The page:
By Jessica Men
Photo: Six Taste
It’s early October, which means that by now, you’ve probably made your way around EVK enough times to make a salad with your eyes closed or made enough late-night Subway runs to have the guy behind the counter greet you by name.
Needless to say, you’re wondering what else can be brought to the table – literally.
USC alumnus Jeffrey Okita and student Alex Tao have discovered the answer to ending dining hall monotony while exploring the tastes of another culture at the same time.
Okita and Tao – two self-proclaimed “everyday guys who love great food” – run Six Taste, a company that hosts culinary tours throughout Little Tokyo, a community rich in history and nestled in the heart of downtown Los Angeles (and only 10 minutes from the USC campus).
The idea for Six Taste came about when Okita’s parents stopped in Philadelphia to visit his sister and decided to entertain a culinary tour.
“After that, they mentioned to me that I should look for food tours in Los Angeles,” said Okita. “That’s when I saw that there was a huge opportunity to start up a food tour company in Los Angeles. Because Los Angeles is really spread out, we often are tourists in our own city.”
And for those L.A. suburban residents who have ever been condescendingly asked why you’re taking pictures of the sights downtown “when you live here anyway” (guilty), this is especially true.
“By the end of our tours, we want our guests to feel comfortable coming back to the area again and again and [exploring] the neighborhood through its food,” said Okita.
Participating restaurants include confectionary shop Fugetsu-Do, restaurant and karaoke bar Oiwake, Japanese ice cream parlor Mikawaya Mochi, Chado Tea Room, contemporary restaurant Spitz, Mitsuru Café, and Yamazaki Bakery.
“The main purpose of each of these stops is to add to the story that is Little Tokyo,” said Okita. “Little Tokyo’s history has seen several changes, and we wanted to feature places that shed it in a different light.”
Six Taste patrons, who can sign up to take the four-stop Epicurious Tour or the longer, seven-stop Gastronaut Tour, can mingle with one another while sampling food from the various establishments.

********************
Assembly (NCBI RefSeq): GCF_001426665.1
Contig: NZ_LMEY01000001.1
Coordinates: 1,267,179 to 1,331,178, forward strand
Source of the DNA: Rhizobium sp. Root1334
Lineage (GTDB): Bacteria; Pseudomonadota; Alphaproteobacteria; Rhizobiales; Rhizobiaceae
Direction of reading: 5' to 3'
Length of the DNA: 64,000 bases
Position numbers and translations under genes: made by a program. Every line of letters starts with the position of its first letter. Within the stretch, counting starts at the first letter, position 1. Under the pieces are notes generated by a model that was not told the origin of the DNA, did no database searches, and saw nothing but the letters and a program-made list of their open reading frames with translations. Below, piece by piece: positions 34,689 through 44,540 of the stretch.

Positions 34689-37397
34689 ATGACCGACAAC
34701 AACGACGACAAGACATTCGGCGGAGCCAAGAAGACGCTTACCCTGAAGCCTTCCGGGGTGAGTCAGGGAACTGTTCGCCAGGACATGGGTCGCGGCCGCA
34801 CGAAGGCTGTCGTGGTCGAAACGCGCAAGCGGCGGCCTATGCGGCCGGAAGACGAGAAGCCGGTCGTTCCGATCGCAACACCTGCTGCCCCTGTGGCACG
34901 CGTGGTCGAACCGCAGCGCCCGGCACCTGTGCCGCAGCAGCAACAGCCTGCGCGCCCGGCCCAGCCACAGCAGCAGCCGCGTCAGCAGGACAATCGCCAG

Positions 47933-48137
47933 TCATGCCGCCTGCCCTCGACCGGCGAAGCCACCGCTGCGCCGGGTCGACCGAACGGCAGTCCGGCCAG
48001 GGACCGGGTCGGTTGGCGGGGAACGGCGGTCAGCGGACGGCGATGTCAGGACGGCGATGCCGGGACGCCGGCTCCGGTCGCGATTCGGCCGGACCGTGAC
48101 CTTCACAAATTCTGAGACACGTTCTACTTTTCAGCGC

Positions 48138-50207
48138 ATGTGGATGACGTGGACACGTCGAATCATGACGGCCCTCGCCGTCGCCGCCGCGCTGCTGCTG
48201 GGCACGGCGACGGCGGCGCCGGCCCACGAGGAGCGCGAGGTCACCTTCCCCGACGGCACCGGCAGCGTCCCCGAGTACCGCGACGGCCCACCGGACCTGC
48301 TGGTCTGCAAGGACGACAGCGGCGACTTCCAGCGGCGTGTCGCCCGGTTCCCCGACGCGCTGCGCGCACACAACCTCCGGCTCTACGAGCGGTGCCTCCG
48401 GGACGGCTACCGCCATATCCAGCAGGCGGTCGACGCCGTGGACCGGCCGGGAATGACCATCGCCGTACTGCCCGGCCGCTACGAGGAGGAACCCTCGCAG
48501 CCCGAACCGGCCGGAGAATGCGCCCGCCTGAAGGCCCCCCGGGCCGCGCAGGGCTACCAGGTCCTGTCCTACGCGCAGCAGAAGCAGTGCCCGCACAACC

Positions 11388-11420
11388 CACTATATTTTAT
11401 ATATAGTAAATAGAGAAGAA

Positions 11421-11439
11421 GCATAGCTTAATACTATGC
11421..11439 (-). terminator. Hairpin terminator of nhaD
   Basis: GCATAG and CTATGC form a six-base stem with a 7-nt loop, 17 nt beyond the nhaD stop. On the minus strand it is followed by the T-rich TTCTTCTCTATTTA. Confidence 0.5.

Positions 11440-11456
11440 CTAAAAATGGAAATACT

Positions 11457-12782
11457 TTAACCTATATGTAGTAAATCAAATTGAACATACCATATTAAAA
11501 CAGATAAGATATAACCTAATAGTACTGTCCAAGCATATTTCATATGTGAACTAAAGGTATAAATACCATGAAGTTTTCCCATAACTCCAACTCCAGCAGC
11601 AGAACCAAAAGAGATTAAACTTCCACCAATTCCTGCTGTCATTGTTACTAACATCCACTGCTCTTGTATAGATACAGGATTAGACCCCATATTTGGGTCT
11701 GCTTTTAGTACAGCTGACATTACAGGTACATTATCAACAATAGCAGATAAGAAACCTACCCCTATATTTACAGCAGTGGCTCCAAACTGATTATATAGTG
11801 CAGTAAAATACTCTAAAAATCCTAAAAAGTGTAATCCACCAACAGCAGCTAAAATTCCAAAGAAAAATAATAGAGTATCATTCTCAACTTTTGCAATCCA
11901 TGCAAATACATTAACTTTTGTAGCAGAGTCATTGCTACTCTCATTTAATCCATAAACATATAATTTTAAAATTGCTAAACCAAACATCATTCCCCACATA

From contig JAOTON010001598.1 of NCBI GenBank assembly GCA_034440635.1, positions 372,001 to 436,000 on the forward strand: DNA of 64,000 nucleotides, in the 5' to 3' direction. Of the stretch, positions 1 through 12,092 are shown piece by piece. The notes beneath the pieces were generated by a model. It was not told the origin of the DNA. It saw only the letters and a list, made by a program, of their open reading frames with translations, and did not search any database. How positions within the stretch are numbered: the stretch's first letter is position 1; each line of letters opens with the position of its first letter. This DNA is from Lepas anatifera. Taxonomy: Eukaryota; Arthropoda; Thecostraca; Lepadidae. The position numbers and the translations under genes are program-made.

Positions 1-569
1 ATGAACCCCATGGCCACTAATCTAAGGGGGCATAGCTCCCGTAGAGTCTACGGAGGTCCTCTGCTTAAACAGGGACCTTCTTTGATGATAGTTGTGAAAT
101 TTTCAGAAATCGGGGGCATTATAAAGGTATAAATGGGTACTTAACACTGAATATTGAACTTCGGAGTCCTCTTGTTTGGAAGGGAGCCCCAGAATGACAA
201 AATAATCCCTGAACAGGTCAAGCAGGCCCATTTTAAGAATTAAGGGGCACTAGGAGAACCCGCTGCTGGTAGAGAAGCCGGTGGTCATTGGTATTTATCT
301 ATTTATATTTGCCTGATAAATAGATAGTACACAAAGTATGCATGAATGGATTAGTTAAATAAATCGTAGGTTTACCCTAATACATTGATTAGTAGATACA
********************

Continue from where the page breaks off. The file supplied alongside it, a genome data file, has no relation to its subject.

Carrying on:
For the epicurious, there is herbal tea and scones to start, and then a four-course sampling and mochi dessert, all topped off with sweet potato fries and sangria at Spitz. The gastronauts get all that, as well as additional goodies from Yamazaki and Mitsuru Café, along with an eco-friendly Six Taste bag.
Eating, though a main focus of Six Taste, isn’t all there is. At each destination in the tour, patrons also get the opportunity to hear the owners and cooks share stories about the rich history of the location.
“These owners are passionate about what they do and the community in which they live,” said Okita. “Our guests love the fact that the owners are taking time out of their busy day to talk to the group.”
Six Taste has become a rising business since its inception in May 2009, with tours sometimes filling up weeks ahead of time. Each tour signs only eight to 16 individuals. Guides prefer smaller groups to ensure a more intimate experience.
Okita and Tao are planning on eventually branching out of Little Tokyo and spotlighting other cultures.
“We are looking to open up a new tour in a new location in the next month,” said Okita. “We have gotten requests to do tours in Olvera Street, Chinatown, Little Ethiopia, downtown, Beverly Hills, and many more.”
For now, Six Taste runs one tour a day on Saturday and Sunday: the Epicurious at $25 per person and the Gastronaut at $55 per person.
According to Okita, Six Taste tours are just one of many options to explore L.A.’s culinary culture.
“Go out as much as you have time [to] and as much as you can afford,” said Okita. “There are cheap, quality eats all around Los Angeles if you do a little bit of research. Get out into the city and explore!”
Can’t make it all the way to Little Tokyo but dying to try something new? Okita leaves his fellow Trojans with a recommendation and some advice: “Around campus, Bacaro L.A. on Hoover and Union is a great little spot … Don’t be afraid of L.A.’s public transportation!”